Cover: Stretching and Exploiting Thresholds for High-Order War

Stretching and Exploiting Thresholds for High-Order War

How Russia, China, and Iran Are Eroding American Influence Using Time-Tested Measures Short of War

Published May 31, 2016

by Ben Connable, Jason H. Campbell, Dan Madden


Download eBook for Free

Full Document

FormatFile SizeNotes
PDF file 0.4 MB Best for desktop computers.

Use Adobe Acrobat Reader version 10 or higher for the best experience.

ePub file 0.2 MB Best for mobile devices.

On desktop computers and some mobile devices, you may need to download an eBook reader to view ePub files. Calibre is an example of a free and open source e-book library management application.

mobi file 0.6 MB Best for Kindle 1-3.

On desktop computers and some mobile devices, you may need to download an eBook reader to view mobi files. Amazon Kindle is the most popular reader for mobi files.

Research Synopsis

FormatFile SizeNotes
PDF file 0.2 MB

Use Adobe Acrobat Reader version 10 or higher for the best experience.

توسيع واستغلال الحدود الفاصلة لشن الحرب الشاملة

Arabic language version

FormatFile SizeNotes
PDF file 0.6 MB

Use Adobe Acrobat Reader version 10 or higher for the best experience.


Purchase Print Copy

 Format Price
Add to Cart Paperback56 pages $12.50

Research Questions

  1. How have Russia, China, and Iran used measures short of war to exploit and stretch U.S. strategic thresholds for high-order conventional or nuclear conflict in eastern Europe, east Asia, and the Middle East?
  2. Does the United States apply the most effective theories and practices to defend against strategic threshold stretching and exploitation by competing nation-states?

U.S. thresholds for high-order conventional and nuclear war are diffuse and dynamic, differ across regions, and are hard to enforce. Since 9/11, three of the primary nation-state competitors to the United States — Russia, China, and Iran — have successfully exploited or stretched U.S. thresholds for high-order war in order to further their strategic ends and, in the process, undermine U.S. interests. Each of these countries has made expert use of some combination of measures short of war, including economic leverage, terrorism, limited military incursions, aggressive diplomacy, and covert action, to enact its strategies. Some argue that these actions constitute a new international order, or perhaps a new way of war. They do not: Use of measures short of war is time-tested nation-state behavior. U.S. policymakers and military service leaders would benefit from additional consideration of these measures, how they are used against the United States, and how they might be defended against and exploited to further U.S. strategic interests.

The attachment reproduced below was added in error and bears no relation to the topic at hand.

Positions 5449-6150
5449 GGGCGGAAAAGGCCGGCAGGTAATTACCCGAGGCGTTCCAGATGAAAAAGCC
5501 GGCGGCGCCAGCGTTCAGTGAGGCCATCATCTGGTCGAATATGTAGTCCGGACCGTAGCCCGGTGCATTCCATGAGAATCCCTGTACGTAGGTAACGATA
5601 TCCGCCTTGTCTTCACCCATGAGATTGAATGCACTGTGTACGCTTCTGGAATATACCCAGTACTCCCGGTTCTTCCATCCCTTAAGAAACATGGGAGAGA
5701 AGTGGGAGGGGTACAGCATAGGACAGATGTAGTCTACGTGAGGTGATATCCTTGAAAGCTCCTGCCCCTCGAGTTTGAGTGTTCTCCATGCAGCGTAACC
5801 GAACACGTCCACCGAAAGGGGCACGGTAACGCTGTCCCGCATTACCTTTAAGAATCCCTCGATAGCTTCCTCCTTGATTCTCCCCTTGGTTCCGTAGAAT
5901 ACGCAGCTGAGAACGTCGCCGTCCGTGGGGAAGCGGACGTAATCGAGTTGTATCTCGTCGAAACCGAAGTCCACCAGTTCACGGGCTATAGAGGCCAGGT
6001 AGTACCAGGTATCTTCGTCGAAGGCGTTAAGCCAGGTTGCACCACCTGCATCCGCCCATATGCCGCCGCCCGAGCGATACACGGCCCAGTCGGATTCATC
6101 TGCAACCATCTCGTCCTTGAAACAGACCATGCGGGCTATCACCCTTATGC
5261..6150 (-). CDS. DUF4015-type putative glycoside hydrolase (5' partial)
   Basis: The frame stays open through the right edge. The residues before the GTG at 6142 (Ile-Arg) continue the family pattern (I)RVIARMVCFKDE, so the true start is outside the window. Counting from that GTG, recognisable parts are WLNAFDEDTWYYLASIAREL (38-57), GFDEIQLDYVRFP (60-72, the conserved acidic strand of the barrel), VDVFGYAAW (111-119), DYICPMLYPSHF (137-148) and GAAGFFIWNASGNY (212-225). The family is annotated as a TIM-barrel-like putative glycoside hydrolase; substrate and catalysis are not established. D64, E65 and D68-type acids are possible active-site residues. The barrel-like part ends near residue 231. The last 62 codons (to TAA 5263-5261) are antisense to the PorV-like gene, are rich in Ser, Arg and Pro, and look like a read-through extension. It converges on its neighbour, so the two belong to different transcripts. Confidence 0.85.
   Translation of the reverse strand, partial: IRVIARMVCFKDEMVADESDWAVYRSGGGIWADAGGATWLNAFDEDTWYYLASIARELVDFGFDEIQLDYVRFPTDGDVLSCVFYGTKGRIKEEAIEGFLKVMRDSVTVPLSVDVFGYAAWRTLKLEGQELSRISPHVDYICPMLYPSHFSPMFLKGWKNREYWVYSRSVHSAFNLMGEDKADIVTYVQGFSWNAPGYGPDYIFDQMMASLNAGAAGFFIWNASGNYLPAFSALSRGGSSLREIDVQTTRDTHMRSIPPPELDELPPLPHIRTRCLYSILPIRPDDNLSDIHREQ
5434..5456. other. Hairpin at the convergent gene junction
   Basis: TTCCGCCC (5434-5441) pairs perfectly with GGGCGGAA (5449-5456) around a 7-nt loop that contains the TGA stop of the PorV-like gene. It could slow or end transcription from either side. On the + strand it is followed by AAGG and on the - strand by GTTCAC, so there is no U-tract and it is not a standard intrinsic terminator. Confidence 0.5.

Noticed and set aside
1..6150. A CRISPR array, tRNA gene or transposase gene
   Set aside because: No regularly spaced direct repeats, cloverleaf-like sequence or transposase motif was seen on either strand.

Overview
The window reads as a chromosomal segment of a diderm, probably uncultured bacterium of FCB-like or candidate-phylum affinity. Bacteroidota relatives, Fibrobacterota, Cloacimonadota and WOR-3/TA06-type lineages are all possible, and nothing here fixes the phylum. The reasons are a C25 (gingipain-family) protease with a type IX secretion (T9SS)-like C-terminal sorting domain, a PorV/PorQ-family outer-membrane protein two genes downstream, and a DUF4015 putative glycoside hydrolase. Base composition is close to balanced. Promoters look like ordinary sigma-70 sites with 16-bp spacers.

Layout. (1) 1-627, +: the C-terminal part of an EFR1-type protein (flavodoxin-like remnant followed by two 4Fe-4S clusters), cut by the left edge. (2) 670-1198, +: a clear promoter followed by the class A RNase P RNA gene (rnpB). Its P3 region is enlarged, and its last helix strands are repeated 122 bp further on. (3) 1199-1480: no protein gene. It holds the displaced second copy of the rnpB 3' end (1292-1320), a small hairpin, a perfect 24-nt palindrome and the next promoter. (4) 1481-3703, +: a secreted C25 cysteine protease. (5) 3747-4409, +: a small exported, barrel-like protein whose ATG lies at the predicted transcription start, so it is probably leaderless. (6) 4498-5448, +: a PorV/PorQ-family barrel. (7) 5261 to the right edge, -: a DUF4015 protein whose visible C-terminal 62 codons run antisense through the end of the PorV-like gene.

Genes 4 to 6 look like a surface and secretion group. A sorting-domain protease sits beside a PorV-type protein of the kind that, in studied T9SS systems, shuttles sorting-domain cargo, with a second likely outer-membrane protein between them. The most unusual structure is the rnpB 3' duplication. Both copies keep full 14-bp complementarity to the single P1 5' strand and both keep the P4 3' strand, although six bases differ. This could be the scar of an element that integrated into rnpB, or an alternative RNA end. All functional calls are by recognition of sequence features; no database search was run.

Key Findings

Use of Measures Short of War Is Not a New Phenomenon

  • Nothing can be done to eliminate the threat that measures short of war pose.
  • Instead, addressing their use requires development and maintenance of an effective U.S. grand strategy that seamlessly incorporates measures short of war into a long-term, globally integrated plan.


  • If the United States is to preclude further erosion of its global influence by nation-state competitors, it will have to address the problems of threshold exploitation and stretching. Policymakers and the military services should consider ways to better identify, forestall, and counteract the use of measures short of war against U.S. and allied interests.
  • It must recognize that neither linear threshold paradigms nor revolutionary terms can fully explain such events as Russia's involvement in Crimea or Iran's relationship with Iraq.

Research conducted by

This research was sponsored by the U.S. Army and conducted by the Strategy, Doctrine, and Resources Program within the RAND Arroyo Center.

This report is part of the RAND research report series. RAND reports present research findings and objective analysis that address the challenges facing the public and private sectors. All RAND reports undergo rigorous peer review to ensure high standards for research quality and objectivity.

This document and trademark(s) contained herein are protected by law. This representation of RAND intellectual property is provided for noncommercial use only. Unauthorized posting of this publication online is prohibited; linking directly to this product page is encouraged. Permission is required from RAND to reproduce, or reuse in another form, any of its research documents for commercial purposes. For information on reprint and reuse permissions, please visit

RAND is a nonprofit institution that helps improve policy and decisionmaking through research and analysis. RAND's publications do not necessarily reflect the opinions of its research clients and sponsors.